The following excerpt is from an article that originally appeared on SHTF Plan
Rodrigo Duterte’s drug war has just been given a violent and deadly shove into overdrive. Local volunteers are now going door-to-door and marking homes of suspected drug dealers with red X’s.
The tyrannical leader of the Philippines has already slaughtered 10,000 people in his quest to crack down on drugs. Local administrative districts were given the orders to collect the data this spring and to provide lists of suspected drug offenders to the Philippine National Police. But these records are spreading new fear throughout poor communities already plagued by vigilantes and extrajudicial police killings in President Rodrigo Duterte’s bloody war on drugs.
VICE News followed along as community volunteers in Payatas, on the outskirts of Metro Manila, spent their Sunday morning rounding up neighbors on the watch list to deliver them to local authorities. There’s been no word on whether the lists are accurate or not. Yet fears that this could lead to vengeful people simply adding their neighbors they dislike in an attempt to “get rid of them” have surfaced.
On Wednesday, lawyers in the Philippines filed an injunction with the Supreme Court to try to stop President Rodrigo Duterte’s bloody war on drugs. The injunction called the drug war an illegal campaign that lets police kill indiscriminately and circumvent legal procedures. The government’s directive for the fierce 15-month-old crackdown permits police to “negate” and “neutralize” targets, effectively granting them a license to kill suspected users and dealers, without gathering evidence or building a case, the lawyers said.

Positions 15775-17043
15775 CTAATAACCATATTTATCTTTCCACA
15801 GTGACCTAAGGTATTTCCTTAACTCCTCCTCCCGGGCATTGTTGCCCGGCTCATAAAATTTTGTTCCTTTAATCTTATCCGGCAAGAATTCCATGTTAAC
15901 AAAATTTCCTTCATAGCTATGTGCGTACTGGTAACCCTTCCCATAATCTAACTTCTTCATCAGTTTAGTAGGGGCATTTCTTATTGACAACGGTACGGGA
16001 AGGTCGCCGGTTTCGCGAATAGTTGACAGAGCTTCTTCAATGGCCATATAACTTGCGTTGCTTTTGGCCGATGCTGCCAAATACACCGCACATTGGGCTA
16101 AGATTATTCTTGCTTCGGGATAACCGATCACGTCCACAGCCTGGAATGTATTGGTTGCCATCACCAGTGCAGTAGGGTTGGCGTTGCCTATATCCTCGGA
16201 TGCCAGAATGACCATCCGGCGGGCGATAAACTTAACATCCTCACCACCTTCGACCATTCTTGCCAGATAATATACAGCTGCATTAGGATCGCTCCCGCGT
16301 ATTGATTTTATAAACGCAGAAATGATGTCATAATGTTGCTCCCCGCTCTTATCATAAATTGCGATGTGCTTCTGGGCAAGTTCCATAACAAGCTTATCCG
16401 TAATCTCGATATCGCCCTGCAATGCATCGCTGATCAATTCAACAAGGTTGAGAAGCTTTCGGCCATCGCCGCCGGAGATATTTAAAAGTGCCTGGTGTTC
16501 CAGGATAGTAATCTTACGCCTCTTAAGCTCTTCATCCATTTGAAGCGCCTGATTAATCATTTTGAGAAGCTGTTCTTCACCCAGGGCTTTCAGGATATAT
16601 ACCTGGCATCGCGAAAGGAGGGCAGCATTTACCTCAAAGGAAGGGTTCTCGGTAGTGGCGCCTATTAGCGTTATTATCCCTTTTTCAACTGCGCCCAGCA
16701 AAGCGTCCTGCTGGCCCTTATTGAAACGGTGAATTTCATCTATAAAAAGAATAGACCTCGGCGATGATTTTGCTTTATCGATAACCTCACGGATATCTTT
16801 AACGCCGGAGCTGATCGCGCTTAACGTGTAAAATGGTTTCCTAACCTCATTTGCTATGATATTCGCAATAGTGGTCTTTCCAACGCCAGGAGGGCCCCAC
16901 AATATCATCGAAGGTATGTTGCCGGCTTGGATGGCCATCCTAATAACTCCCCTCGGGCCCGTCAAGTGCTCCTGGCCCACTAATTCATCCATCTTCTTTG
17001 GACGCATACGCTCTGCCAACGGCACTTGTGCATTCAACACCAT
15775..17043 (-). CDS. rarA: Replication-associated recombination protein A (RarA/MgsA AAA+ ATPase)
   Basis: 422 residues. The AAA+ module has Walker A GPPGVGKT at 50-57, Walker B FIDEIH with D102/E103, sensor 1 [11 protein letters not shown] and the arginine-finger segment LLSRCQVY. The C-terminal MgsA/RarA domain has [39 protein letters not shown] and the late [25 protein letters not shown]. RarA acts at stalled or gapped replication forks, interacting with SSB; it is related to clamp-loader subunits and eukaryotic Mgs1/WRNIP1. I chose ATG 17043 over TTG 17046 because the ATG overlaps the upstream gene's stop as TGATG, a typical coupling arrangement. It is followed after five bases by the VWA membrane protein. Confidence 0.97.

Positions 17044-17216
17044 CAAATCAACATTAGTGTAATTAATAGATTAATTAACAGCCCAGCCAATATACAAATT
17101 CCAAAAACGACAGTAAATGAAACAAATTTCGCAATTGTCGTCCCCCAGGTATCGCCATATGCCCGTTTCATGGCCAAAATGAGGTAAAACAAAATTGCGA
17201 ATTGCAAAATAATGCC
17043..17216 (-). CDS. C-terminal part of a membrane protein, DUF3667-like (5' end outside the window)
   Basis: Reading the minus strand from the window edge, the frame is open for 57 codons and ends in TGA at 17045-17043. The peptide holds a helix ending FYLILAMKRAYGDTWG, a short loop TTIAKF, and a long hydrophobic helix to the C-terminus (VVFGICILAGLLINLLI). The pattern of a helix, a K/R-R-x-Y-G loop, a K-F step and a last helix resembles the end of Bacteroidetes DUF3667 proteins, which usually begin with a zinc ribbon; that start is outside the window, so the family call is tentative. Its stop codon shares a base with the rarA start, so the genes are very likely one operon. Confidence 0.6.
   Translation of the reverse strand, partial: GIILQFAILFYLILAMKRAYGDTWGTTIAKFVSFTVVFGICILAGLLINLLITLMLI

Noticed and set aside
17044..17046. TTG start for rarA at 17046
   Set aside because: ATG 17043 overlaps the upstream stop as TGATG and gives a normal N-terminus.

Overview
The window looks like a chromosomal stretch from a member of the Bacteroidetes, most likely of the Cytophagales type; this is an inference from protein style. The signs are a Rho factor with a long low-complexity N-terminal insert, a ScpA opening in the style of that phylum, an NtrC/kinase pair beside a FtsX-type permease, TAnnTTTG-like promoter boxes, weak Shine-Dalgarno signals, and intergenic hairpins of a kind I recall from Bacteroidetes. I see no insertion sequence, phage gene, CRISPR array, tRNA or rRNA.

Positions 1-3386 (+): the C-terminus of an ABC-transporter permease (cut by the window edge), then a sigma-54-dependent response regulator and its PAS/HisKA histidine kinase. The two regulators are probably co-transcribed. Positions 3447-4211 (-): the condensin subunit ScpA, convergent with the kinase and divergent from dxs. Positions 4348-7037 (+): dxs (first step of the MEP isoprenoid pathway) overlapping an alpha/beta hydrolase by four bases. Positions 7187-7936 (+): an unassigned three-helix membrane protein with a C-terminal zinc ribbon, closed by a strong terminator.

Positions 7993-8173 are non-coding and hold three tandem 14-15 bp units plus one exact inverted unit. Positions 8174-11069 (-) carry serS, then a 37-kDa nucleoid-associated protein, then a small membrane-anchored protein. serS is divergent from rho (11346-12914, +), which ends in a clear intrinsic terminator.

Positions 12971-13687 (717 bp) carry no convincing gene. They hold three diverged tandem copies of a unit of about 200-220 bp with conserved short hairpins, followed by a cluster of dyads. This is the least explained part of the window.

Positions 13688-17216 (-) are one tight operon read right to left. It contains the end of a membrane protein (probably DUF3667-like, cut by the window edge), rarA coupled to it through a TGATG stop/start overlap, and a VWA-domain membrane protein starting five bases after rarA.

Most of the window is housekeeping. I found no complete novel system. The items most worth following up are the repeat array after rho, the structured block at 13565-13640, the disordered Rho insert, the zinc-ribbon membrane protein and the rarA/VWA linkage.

A practice of compiling lists of “drug personalities” and encouraging citizens to anonymously provide names was tantamount to drawing up a hit list, the petition said. It called for judicial intervention in thousands of cases where Filipinos were killed by police.
“The present war on drugs being waged by the government is not going to stop illegal drugs, crime and corruption,” Jose Manuel Diokno, chairman of the Free Legal Assistance Group (FLAG), told a news conference.
“(It) will only result in the killing of more and more people especially the poor.” -Business Insider
The latest petition seeks to compel the Philippine National Police and the interior ministry to halt the campaign and wants killings to be examined by the National Bureau of Investigation (NBI), which would take charge of evidence, including guns that police say were used by victims.
It said house-to-house visits by anti-drugs police are often “unverified tip-offs from unknown informants” and were not ever based on any actual evidence. It also argues that police had no intent to persuade suspects to surrender and would kill anyone who refused to cooperate or denied involvement.
“The government’s war on drugs is short-cutting the justice system by dispensing justice from the barrels of guns,” the petition said.post was originally published on this site